"Immured in a wretched and comfortless prison-house, and left to linger out a lifetime of misery, without any rational attempt at treatment, without employment, without a glimpse of happiness or a hope of liberation, he [inmate] was terrified or starved into submission, lashed, laughed at, despised, forgotten."
This is one of the many pamphlets from the recently catalogued Dublin Castle Tract Collection that scrutinises the state of care for patients in Ireland in the 19th century. It includes extracts from the newly appointed Royal Commission charged with reporting on the condition of the patients in these institutions, as well as into the state of the law respecting 'lunatics'. The extracts are taken from answers provided by the M.D.s of the more prominent asylums existing across Ireland at this time.
"One of the most striking faults which the Irish Asylums present, in common with the greater number of English ones, is the prison aspect which they bear, in spite of a good deal of attempt at architectural effect, and considerable expenditure in external ornamentation. Indeed, almost everything connected with their construction goes to prove that the leading idea of those who designed them must have been that a lunatic should be treated very much after the fashion of a criminal."
The pamphlet also gives us an insight into the stark reality of asylum life faced by many Irish people on admittance to the various types of institutions throughout the country. The main concern of the author, John A. Blake, is not the physical state of the inmates in these asylums in England and Ireland, but that the monotony and desolation of mind endured by 'Lunatic Asylums' should be relieved by occupation and amusement as this has had proven positive effects on curability.
"As regards County Asylums, there is now a great disposition in the officers to set every patient to work as soon as admitted – sometimes very improperly, and when, perhaps, work has made the poor creature mad. A man just admitted is perhaps sent off to the shoemaker’s before his case can have been considered before a physician; and a poor melancholy woman, or a frightened, agitated girl is set to work immediately with a needle and thread, to pursue, as if in a mere workhouse, the same sedentary occupation which has already destroyed her health."
From the Dublin Castle Tract Collection, DCT151004
Maryborough District Lunatic Asylum 1833
- Observations and Suggestions on the Management of the Maryborough District Lunatic Asylum 1833
Proposed admission form submitted to the consideration of the governors to be adopted for the Maryborough District Lunatic Asylum for the King's and Queen's counties, and the counties of Westmeath and Longford after review of inadequate admissions procedures.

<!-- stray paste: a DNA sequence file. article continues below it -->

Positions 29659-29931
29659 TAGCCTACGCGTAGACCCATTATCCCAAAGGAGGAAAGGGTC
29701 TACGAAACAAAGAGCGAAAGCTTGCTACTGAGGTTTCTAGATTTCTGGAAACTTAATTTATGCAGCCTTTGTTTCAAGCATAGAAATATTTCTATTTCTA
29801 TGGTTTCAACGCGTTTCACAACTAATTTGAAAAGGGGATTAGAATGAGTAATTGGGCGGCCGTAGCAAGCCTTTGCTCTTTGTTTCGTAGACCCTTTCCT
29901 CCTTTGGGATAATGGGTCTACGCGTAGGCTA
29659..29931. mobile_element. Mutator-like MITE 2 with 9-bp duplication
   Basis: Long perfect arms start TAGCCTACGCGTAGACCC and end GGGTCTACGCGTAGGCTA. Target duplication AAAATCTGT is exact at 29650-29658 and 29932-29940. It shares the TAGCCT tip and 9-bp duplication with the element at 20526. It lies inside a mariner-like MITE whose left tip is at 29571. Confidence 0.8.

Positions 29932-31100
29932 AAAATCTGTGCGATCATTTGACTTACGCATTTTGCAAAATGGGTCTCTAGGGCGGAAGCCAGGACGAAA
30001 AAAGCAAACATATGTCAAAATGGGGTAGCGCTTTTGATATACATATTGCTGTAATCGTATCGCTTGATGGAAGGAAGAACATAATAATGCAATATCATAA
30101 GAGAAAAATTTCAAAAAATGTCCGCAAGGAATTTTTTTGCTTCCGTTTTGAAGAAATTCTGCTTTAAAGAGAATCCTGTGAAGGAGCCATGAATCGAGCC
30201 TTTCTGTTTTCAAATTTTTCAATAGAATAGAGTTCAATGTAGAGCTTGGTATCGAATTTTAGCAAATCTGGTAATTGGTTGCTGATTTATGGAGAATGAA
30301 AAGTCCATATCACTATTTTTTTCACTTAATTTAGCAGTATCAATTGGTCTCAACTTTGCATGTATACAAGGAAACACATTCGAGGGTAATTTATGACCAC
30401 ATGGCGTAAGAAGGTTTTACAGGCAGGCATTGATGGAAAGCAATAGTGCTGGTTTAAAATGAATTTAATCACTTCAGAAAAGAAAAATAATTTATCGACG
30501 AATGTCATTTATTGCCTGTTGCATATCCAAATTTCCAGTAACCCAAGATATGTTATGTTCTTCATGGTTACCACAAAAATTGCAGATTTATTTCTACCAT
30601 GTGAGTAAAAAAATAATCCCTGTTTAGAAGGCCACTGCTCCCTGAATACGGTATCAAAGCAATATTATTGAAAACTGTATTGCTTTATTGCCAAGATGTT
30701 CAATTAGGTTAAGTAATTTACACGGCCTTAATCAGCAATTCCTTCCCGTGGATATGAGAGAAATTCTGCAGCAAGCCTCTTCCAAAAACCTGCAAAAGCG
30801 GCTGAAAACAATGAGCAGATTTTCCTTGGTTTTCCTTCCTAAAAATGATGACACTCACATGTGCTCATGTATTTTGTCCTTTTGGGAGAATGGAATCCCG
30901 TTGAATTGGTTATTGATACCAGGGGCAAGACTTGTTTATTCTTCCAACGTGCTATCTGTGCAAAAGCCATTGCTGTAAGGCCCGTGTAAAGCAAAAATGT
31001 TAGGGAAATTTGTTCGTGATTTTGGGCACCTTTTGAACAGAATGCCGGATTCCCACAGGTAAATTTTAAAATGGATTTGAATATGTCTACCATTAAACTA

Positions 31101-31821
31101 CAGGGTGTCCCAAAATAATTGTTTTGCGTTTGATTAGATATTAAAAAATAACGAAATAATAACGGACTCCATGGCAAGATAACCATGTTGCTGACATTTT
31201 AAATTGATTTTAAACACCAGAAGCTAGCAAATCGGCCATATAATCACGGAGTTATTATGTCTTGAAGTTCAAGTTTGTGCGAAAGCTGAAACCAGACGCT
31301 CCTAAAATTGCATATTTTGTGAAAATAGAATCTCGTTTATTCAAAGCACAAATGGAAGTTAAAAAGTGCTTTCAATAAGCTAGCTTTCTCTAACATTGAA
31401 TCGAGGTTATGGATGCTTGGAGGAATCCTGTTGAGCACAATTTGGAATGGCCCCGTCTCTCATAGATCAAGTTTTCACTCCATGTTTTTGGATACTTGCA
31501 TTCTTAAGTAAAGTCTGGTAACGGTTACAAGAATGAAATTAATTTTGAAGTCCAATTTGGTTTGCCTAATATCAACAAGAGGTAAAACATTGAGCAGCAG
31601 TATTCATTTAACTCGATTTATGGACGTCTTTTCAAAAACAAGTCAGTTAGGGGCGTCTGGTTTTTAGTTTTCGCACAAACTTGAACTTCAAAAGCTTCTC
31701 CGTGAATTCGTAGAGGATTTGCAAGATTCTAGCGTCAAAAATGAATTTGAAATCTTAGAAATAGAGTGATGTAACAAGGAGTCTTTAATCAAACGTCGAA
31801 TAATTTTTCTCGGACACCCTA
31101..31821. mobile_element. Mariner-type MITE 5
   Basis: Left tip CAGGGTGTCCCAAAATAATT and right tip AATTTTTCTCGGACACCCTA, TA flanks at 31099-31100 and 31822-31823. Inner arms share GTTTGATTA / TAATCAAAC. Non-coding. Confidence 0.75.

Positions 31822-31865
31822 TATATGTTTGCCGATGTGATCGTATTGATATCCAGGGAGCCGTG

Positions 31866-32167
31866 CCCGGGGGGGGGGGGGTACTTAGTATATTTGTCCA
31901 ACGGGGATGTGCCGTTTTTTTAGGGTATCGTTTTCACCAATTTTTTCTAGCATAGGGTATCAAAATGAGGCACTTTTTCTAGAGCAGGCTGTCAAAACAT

This pamphlet is one of a number of examples in our collection of observations and proposed remedies by medical practitioners given at the time. The author, Mr. John Jacob, M.D. hoped to combat what he perceived as a "serious and growing evil in Ireland". He laments over the power of the managers and matrons of Irish institutions, many of which, he believes, know nothing of medicine or moral treatment and yet are put in charge of such establishments, while the physician has limited influence in the direction of District Asylums.
"The physical causes of deranged intellect were not submitted to the analytical scrutiny adopted in other diseases, and the patient was either left altogether to his fate, or submitted to the chance exhibition of remedies, perhaps as much calculated to injure as to improve him."
One aspect of the authors observations on asylum life in Maryborough was the lack of records on individual patients in the institution. Due to overcrowding in many district asylums, the records of patients were inadequately kept, meaning patients that had been dead for a few years were still registered as being alive and vice versa, as was the case at the Richmond Asylum. However, in Maryborough, the author states that he found it considerably difficult to investigate some cases as there were "imperfect accounts of their previous history". To improve this disadvantage, he proposed a system of admission into the asylum, including an entry form to be signed by the magistrate and parish minister and another form to be signed by the friends/relatives of the admitted. He also proposes that certain questions be asked of the patient; some of which included:
State the patients age, religion, occupation, whether married or single. If a female, whether she has borne children, their number, and the period of the birth of the last.
Does the disease appear to have been connected with pregnancy, the puerperal state or lactation.
What has been the condition of the patient’s health previous to insanity becoming manifest, was anything particular observed as regarded appetite, sleep, condition of the bowels, &c.
Was the patient naturally either eccentric or of weak mind.
What are the most prominent features in the present condition of the patients mind, is he the raving promiscuous character, cheerful or melancholy, or is it confined to one particular subject or train of ideas, if so, state particularly what that may be, or what illusions particularly predominate, or whether there be proneness to any particular vice.